Over the past 48 years, I have discovered there are a lot of things in life I am not very good at.
As it turns out, one of them is raising shells….specifically, a hatchling red-footed tortoise named Malti who is now nearly five years old and lives in my casa with me and the rest of our little interspecies flock.
Malti came to me in May 2014. She was – to put it mildly – an impulse purchase.
Fresh off a minor (major) disagreement with my then significant-other, I was supposed to be researching garage apartments on Craig’s List. Instead, I typed in “reptiles.”
A week later, I somehow found myself in possession of a teensy hatchling tortoise in a small plastic dish and a one-page care sheet. Looking back now, it would be nearly impossible to say which one of us was more scared of the other. We made it through the first night, and then the second, and as I slowly lost the urge to check on her 16 times a night, we both started to relax a little bit.
This, as it turned out, was a big mistake.
Fast forward about a year and we are in the veterinary ER (you can read the whole back story on Malti’s blog). I am sobbing on the phone to my folks as I describe the thousands of dollars I don’t have that it may take to keep my little one above ground. They give me the green ($) light and Malti is admitted to the intensive care. I drive home and cry myself to sleep.
Bright and early the next morning I get a call from the vet tech – an amazing and life-saving being I adore named Dani who just happens to own a – wait for it – healthy, elderly red-footed tortoise.
She tells me Malti has made a miraculous recovery. After spending just one night living in high humidity conditions with robust doses of UV-B spectrum light, she is eating – and eliminating – like a champ. Nearly all of her formerly life-threatening symptoms have ceased.
The emergency passes. Dani corrects my at-home care routine and sends us home together. We all breathe a collective sigh of relief.
But as a result, Malti has grown up with a visibly bumpy upper shell. In the world of herpetology, this is called “pyramiding.” It is a relatively common captive tortoise health issue that I knew about from the start but was absolutely sure would never happen to my little girl. Yet it did happen to her – and so quickly I literally missed it. One day, her small domed shell was smooth. The next, it seemed like, it looked like a family of gophers had moved in underneath.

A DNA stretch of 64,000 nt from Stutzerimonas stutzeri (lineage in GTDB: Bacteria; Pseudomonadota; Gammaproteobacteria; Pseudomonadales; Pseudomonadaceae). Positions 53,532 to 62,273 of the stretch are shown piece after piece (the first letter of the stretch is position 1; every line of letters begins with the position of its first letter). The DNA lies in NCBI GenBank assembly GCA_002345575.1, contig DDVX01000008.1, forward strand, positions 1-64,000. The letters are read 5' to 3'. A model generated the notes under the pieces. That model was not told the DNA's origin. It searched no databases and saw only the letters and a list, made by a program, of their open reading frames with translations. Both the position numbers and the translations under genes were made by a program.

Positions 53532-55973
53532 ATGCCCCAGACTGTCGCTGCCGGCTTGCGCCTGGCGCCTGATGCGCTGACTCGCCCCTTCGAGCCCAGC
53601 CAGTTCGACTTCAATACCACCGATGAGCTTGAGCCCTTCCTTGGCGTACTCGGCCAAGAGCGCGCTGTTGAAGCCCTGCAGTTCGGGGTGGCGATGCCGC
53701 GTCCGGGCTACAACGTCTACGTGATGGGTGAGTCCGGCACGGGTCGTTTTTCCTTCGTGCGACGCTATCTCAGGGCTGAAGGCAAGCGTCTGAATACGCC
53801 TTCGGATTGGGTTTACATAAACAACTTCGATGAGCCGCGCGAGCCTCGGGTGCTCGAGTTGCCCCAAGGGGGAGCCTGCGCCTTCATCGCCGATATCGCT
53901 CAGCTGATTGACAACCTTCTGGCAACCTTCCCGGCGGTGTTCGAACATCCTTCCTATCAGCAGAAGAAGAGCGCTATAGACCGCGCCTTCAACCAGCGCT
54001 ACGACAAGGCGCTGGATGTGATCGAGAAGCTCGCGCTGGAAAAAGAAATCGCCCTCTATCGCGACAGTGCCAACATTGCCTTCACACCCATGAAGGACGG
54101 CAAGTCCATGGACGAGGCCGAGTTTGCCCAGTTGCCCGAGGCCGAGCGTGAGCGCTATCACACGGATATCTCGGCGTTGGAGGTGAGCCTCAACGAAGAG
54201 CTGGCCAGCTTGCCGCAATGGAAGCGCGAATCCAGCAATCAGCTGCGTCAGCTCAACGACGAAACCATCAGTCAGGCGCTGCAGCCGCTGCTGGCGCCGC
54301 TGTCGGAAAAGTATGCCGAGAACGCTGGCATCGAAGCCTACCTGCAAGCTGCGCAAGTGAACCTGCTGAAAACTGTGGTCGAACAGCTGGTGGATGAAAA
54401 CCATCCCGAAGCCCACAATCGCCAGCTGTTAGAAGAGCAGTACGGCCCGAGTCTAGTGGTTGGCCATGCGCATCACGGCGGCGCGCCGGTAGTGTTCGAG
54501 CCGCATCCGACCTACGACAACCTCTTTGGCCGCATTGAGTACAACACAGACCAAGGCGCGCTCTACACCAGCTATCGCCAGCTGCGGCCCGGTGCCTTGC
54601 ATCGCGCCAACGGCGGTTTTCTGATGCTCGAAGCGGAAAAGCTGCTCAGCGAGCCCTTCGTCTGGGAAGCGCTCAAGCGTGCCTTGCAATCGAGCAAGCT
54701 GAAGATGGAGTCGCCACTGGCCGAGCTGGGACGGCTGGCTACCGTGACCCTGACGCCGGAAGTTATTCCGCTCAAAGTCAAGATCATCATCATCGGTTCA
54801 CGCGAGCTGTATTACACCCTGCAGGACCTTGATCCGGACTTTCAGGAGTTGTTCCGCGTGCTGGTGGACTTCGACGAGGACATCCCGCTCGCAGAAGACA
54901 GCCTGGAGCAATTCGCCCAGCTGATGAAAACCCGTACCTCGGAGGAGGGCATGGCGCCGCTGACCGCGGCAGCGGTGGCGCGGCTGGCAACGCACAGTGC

This has been continually heart-breaking for me, especially when people who don’t know about pyramiding ask me “why is her shell so bumpy?” or when people who do know about pyramiding tell me “her shell shouldn’t be bumpy like that.” I know. I know I know I know.
As part of my ongoing education in caring for three flock members who each hail from completely different species, I have from time to time invited expert animal communicators to assist. Every time we schedule a session, I learn something new and wonderful about my flock mates that makes me realize yet again how I am the flock member with the most hang-ups.
The very first time Malti and I worked with a communicator, Malti introduced herself by saying, “I am a turtle. I am very important being.” I knew that, of course, but the fact that SHE knew that was life-changing.
I have also spent some time studying animal communication myself, although just like most doctors don’t treat their own family members, I will confess I struggle to actually practice what I’ve learned with my own flock.
But then the other morning I was ruminating yet again on how yet another person had asked me just the day before about Malti, “has her shell always had that big bump in it?” And I was just feeling so BAD. SAD. GUILTY.
Spontaneously, I reached out to Malti from the inside and sent her an image of the shell bump (I am told visual images can sometimes work well when communicating with animals, who are visual beings). Before the image had even really reached her, I felt her receive it and then send me an equally swift response.
“Mom. The bump doesn’t bother me. I am not my shell. I am so much more than my shell.”
Then she sent me back a visual. It was of her shell – clear, solid, very bumpy of course, completely surrounding her perfect soft inner parts like a shield. And then inside the outline of the shell, I saw her, shining with light. She showed me so clearly she is NOT the lumpy, bumpy, hard outer structure she will be trapped inside for the balance of her lifetime here on Earth.
Then she sent me a follow-up response.
“Mom. You are so much more than your shell.”
My young tortoise is so very wise.
She is so centered, balanced, steady.
As I continue to struggle through the aftermath of the breakup that happened last November, more and more I have felt her efforts to lend me her strength, poise, self-assurance and self-acceptance until I can feel at last learn to feel these things for myself.
I look into her timeless soft brown eyes and I truly believe she is so much more than her shell.
I am so much more than my shell.
You are so much more than your shell.
Today’s Takeaway: Do you ever struggle with wishing your outsides – your “shell” – looked different? Or have you felt like, if only someone else in your life had done better, or at least differently, in caring for you, that you might be different in a better way? Has that thought affected your relationship with yourself and your ability to accept and love yourself? Do you have a mentor in your life who helps you remember you are so much more than your appearance?
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